I thought that was the point of the hon. member's point of order, but I am sure we will take what he said under advisement and the appropriate authorities will heed his sound, sage advice.

Privilege
Oral Question Period

3 p.m.

Canadian Alliance

Gurmant Grewal Surrey Central, BC

Mr. Speaker, I rise on a question of privilege in relation to the failure of the Minister of Justice to respect the tabling requirements, enacted for the benefit of this House by the Parliament of Canada, in section 119 of the Firearms Act and chapter 39 of the Statutes of Canada, 1995.

Section 117 of the Firearms Act confers on the governor in council extensive regulation making powers in recognition of the significant impact which the exercise of those powers can have on Canadians. Parliament also adopted a provision requiring the Minister of Justice to table any proposed regulation before both houses for referral to an appropriate committee of each house before the regulation can be enacted by the governor in council.

Section 118 of the act precludes the adoption of any proposed regulation before the expiry of certain deadlines to ensure that members of both houses have an adequate opportunity to examine and report on the appropriateness of the regulation under the Firearms Act.

This background information makes clear that parliament attaches a great deal of importance to members being fully informed and involved before the governor in council is allowed to make a regulation under section 117. It is against this background that the exceptions to the rule must be assessed.

Section 119 of the Firearms Act provides for two cases in which the governor in council is allowed to make a regulation without the Minister of Justice having first tabled the text of the proposed regulation before both houses. The first exception is where the minister is of the opinion that the changes made by the regulation to an existing regulation are immaterial or insubstantial.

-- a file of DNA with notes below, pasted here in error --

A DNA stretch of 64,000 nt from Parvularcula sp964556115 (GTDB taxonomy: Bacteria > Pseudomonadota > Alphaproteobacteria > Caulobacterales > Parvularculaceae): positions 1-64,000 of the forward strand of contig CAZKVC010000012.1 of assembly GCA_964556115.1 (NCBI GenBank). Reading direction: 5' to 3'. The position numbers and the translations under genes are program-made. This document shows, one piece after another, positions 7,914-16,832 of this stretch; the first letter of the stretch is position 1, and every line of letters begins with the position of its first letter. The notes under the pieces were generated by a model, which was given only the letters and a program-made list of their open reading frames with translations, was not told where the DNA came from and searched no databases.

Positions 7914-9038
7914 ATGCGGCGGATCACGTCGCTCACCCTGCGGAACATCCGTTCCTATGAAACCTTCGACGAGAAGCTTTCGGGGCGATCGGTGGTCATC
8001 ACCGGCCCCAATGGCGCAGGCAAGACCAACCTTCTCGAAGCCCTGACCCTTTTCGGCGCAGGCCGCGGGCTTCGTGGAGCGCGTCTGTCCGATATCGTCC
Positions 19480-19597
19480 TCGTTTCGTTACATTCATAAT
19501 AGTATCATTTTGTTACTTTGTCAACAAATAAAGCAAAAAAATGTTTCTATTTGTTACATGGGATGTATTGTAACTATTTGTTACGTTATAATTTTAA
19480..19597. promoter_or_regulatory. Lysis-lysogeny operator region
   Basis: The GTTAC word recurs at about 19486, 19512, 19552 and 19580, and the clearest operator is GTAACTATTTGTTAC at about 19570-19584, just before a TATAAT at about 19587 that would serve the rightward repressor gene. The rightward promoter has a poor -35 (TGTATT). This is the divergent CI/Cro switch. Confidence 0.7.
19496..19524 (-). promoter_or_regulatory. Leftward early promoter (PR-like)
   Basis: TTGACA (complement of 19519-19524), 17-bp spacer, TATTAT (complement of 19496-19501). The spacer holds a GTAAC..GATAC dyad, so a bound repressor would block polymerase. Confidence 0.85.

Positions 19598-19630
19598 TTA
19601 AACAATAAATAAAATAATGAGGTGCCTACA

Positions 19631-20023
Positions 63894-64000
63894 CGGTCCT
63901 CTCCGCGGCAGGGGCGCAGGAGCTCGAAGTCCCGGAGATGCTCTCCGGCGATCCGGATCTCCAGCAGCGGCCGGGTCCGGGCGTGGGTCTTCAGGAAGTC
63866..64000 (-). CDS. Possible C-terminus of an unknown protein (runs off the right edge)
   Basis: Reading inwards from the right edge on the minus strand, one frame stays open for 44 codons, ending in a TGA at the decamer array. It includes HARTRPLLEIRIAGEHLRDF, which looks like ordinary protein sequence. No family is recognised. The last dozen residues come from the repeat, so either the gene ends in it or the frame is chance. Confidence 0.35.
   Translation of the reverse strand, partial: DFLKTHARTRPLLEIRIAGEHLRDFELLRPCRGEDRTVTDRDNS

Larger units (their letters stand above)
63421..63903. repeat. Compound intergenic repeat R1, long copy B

The second exception applies only to regulations made under certain specific paragraphs of section 117 and where the minister is of the opinion that the making of the regulation is so urgent that the requirement in section 118 should not apply.

In both these instances subsection 119(4) of the act provides that where the Minister of Justice forms the opinion that a regulation should not be tabled in draft form, the minister shall have a statement of the reasons he or she formed that opinion laid before each house of parliament.

It has come to my attention that between September 16, 1998, and December 13, 2000, a number of proposed amendments to regulations made under the Firearms Act have not been tabled before parliament as required by section 118 of the act.

The relevant instruments are those registered under the designation SOR/98-468 to SOR/98-471, SOR/99-109 to SOR/99-111, SOR/99-453, SOR/2000-224, SOR/2000-225, SOR/2000-259, SOR/2000-385, and SOR/2001-9 to SOR/2001-12.